EC989 Behavioural Economics
Sketch solutions for Class 3
Neel Sagar
(Adapted from solutions by Andis Sofianos)
March 16, 2016
1 Subjective well-being and macro
1. Why is it important to control for country fixed effects when analyzing the relationship
between GDP and SWB? Why is this less important in a regional analysis?
Fixed effects (i.e. including a dummy for each observation) allow one to control for unobservable
factors like language or culture. If some cultures tend to over-report their life satisfaction, this could
generate a bias in cross-country estimates of the impact of income on life satisfaction.
In a regional analysis, countries belonging to the same geographic area, e.g. Western Europe, are
likely to be more homogeneous, so less risk of spurious effects.
2. Briefly summarize the main findings in Proto and Rustichini (2013). How do they explain
the paradox?
Proto and Rustichini (2013) try to re-assess the relation between life satisfaction and income.
Argue that previous empirical studies lacked in robustness or reliability because they were imposing
a functional form on the relation and omitting country fixed effects. To correct this, they include
country fixed effects and split countries according to their income using quantiles.
Their results show that life satisfaction is increasing with GDP in poor countries and the relationship flattens for countries richer than around $15,000 per capita. When looking at regional data from
1
cities in Western Europe, they find that there appears to be an income ’bliss point’ of around $3033,000. They also find that these effects are moderated positively by Extraversion, and negatively by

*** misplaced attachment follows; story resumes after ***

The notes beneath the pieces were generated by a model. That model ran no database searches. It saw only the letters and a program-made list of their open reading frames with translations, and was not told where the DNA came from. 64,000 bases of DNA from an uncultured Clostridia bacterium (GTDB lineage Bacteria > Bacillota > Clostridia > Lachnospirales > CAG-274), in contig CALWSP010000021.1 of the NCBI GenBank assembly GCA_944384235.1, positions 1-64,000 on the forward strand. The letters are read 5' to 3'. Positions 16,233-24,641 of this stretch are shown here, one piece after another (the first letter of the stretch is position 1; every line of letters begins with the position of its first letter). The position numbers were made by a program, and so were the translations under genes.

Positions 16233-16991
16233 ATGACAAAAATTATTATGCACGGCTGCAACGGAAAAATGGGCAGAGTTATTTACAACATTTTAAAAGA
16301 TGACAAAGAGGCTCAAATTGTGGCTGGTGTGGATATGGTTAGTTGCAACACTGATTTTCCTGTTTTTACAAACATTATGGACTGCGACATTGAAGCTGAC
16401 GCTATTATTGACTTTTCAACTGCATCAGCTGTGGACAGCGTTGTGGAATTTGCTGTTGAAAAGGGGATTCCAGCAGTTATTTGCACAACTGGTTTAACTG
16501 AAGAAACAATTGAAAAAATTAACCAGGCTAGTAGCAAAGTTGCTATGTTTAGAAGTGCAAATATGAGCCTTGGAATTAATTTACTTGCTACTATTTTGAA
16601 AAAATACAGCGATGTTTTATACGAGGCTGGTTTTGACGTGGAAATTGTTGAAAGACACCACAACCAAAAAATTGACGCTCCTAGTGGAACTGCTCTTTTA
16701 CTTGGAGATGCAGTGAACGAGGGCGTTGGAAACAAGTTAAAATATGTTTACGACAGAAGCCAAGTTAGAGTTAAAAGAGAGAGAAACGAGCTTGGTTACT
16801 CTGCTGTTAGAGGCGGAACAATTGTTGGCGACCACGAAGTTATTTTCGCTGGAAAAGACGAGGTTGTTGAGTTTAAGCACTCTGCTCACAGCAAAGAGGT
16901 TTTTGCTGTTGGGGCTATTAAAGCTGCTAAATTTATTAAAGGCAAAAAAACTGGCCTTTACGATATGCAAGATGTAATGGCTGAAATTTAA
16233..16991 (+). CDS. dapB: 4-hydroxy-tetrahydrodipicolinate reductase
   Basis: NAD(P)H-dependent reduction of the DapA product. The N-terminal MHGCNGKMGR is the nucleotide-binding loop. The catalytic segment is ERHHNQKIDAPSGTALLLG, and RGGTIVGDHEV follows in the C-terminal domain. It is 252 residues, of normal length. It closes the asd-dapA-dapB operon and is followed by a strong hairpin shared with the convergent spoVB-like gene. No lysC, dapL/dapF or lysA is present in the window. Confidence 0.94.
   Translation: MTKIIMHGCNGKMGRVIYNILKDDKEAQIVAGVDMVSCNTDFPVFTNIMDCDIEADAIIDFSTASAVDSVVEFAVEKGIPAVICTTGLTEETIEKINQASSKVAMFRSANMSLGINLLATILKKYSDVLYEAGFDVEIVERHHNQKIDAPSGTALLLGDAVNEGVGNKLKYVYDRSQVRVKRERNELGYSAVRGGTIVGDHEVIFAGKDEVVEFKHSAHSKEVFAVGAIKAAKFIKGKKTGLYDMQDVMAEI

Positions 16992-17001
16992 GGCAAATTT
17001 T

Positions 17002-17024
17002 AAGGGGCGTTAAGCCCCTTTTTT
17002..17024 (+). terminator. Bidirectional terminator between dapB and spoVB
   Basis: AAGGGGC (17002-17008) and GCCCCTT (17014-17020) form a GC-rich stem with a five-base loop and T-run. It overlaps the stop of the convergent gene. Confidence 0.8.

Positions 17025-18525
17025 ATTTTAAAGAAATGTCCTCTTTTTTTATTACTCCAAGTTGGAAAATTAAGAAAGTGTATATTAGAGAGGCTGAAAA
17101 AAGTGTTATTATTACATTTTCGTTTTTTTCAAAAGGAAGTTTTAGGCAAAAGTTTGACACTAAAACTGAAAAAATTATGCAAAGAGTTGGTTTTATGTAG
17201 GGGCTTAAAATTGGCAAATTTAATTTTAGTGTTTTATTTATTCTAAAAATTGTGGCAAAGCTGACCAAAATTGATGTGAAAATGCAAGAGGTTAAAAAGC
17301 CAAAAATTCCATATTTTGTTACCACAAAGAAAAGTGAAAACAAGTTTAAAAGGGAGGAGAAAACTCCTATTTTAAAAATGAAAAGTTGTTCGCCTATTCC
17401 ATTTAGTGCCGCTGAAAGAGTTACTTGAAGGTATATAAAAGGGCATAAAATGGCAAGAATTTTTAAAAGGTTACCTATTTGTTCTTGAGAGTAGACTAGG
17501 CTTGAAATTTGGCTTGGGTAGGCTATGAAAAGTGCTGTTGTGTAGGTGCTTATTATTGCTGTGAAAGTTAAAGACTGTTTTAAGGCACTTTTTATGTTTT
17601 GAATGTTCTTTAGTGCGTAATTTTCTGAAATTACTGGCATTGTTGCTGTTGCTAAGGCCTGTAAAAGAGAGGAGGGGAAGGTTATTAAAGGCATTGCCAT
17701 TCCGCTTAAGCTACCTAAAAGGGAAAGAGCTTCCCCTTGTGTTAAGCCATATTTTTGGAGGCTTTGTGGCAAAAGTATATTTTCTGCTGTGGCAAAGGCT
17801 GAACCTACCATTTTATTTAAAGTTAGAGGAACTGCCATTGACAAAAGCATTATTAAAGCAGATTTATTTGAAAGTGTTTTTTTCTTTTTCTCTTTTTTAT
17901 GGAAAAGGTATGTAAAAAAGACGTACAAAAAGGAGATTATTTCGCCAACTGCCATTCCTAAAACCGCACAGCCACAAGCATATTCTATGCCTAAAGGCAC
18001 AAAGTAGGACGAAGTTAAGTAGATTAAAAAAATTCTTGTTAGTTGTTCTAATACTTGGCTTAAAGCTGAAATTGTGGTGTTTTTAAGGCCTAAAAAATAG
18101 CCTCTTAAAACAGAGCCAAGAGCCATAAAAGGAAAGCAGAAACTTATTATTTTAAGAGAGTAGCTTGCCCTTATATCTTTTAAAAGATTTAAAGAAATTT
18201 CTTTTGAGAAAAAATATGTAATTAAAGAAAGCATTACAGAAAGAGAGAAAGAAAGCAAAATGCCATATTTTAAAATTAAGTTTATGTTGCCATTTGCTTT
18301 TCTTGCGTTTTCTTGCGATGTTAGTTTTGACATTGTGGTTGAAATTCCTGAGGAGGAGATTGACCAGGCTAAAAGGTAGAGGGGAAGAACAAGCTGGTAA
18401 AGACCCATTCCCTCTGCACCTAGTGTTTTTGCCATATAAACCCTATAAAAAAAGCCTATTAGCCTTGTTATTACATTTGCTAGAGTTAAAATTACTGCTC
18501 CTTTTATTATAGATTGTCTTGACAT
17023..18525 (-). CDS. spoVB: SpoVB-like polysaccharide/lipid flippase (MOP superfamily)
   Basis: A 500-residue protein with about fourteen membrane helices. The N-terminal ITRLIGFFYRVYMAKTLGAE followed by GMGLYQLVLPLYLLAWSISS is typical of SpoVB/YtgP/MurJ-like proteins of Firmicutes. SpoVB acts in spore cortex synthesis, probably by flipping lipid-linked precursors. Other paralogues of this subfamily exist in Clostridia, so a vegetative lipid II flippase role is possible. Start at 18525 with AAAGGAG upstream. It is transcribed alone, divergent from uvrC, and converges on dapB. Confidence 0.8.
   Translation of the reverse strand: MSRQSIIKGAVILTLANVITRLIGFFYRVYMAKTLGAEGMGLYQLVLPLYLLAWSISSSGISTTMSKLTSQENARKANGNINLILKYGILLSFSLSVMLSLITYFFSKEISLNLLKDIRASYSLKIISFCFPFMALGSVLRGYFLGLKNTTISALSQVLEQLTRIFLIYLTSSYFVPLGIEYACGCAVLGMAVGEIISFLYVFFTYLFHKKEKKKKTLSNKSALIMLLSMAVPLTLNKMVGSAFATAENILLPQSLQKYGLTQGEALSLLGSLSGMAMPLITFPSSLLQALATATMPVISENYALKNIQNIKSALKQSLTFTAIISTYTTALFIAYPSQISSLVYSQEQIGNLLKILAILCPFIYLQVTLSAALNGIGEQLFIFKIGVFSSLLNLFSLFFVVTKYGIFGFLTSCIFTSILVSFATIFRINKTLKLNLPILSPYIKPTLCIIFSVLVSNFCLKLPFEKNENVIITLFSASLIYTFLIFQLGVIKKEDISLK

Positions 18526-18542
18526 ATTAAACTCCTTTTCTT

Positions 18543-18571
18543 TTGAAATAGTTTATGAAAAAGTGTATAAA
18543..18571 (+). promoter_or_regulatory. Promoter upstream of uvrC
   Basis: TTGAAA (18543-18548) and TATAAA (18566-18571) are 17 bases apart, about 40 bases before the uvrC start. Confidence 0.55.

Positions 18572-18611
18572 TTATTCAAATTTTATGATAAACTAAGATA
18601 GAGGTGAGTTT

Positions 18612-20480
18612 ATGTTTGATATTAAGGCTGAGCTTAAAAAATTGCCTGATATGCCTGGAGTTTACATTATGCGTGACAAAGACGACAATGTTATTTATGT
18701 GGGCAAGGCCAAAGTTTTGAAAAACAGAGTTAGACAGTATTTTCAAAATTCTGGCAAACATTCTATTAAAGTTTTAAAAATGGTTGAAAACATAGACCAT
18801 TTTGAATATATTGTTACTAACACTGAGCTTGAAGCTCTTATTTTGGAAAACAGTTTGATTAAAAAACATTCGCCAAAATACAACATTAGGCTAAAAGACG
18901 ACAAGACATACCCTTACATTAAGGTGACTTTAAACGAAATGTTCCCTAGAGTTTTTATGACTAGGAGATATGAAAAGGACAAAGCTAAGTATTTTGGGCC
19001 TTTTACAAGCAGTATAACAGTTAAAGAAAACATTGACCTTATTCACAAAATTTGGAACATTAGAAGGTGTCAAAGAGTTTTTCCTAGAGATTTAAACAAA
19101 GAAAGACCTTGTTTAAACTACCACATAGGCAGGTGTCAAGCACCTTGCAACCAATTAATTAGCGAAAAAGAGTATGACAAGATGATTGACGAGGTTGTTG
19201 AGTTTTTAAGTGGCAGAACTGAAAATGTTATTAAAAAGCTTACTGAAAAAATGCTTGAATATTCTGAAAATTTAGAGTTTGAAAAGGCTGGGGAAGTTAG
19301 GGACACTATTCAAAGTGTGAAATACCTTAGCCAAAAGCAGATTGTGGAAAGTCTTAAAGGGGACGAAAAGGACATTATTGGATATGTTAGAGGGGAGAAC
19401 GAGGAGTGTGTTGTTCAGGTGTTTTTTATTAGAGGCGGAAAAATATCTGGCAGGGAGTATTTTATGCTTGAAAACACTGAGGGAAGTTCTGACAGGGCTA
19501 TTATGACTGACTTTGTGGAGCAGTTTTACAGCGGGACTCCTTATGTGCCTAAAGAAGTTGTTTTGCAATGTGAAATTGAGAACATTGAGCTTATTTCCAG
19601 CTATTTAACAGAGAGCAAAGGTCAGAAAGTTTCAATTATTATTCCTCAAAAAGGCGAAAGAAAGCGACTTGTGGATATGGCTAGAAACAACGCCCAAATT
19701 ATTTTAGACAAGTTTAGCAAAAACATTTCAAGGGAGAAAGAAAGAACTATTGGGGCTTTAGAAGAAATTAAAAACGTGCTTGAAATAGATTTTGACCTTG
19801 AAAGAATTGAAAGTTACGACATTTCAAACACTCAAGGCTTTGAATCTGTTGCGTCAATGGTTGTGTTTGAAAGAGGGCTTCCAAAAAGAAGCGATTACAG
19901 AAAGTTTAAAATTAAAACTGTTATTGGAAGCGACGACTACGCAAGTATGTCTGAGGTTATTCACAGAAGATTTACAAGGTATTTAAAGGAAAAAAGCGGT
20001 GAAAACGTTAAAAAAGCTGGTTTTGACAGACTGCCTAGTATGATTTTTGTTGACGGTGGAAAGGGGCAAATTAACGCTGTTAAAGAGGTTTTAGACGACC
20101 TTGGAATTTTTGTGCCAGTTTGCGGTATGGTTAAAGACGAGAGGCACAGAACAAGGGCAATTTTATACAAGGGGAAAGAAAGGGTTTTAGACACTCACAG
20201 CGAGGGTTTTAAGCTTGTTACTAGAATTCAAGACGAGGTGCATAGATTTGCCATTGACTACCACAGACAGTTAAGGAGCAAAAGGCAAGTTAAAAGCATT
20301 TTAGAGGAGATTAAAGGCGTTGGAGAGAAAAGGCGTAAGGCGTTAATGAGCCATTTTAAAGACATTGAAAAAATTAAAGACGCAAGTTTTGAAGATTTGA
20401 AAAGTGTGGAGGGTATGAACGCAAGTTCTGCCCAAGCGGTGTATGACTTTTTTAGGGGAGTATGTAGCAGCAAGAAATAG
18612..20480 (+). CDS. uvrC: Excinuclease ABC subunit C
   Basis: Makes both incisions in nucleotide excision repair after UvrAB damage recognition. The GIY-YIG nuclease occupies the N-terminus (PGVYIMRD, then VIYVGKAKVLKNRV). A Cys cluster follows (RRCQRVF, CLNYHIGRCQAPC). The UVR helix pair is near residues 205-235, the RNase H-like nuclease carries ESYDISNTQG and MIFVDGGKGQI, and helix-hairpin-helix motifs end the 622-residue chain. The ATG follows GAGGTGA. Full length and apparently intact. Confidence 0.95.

Neuroticism.
They explain this by proposing that life satisfaction is made up of relative and absolute income
effects. The absolute income effect dominates for poorer countries. As countries get richer, the relative
income gets stronger until it eventually cancels out the absolute effect.
3. Are the results in the paper, di Tella et al. (2001) consistent with the existence of a welfare
function depending on inflation and unemployment? What is the cost of unemployment, when
compared to the cost of inflation?
The evidence suggests that an individual’s welfare function does depend on inflation and unemployment. A percentage point increase in unemployment lowers life satisfaction by 2 points, but inflation
lowers life satisfaction by only 1.4. Hence, unemployment appears to be more costly to welfare than
inflation.
2 Non-standard beliefs
1. What do Burks et al. (2013) argue about the effect of social signalling on overconfidence?
The study by Burks et al. (2013) investigates the psychological mechanisms that generate overconfident judgements. To do so, they recruited 1068 trainee truck drivers.
Stages of study:
1. Predict the quantile of group performance in which their test scores would fall.
2. Two tests of cognitive ability: (1) Raven and (2) Adult Test of Quantitative Literacy (Numeracy
Test) – involves reading text samples and solving arithmetic problems that are based on the text.
3. Second self-assessment of quantile after completion of the test.
4. Fill out MPQ - a standard personality profile test consisting question on 11 different scales.
(wellbeing, social potency, achievement, social closeness, stress reaction, alienation, aggression,
control, harm avoidance, traditionalism and absorption.)
2
5. Choose whether to be told their score and which quantile their performance was in when payment is given. This is meant to measure demand for information about their relative performance.
Participants appear to be over-confident about their performance. Very few rate their ability in
the bottom 40% of the ability distribution, while above 60% of participants think they are in the
top 40% - consistent with past literature on overconfidence. Overconfidence is widespread across all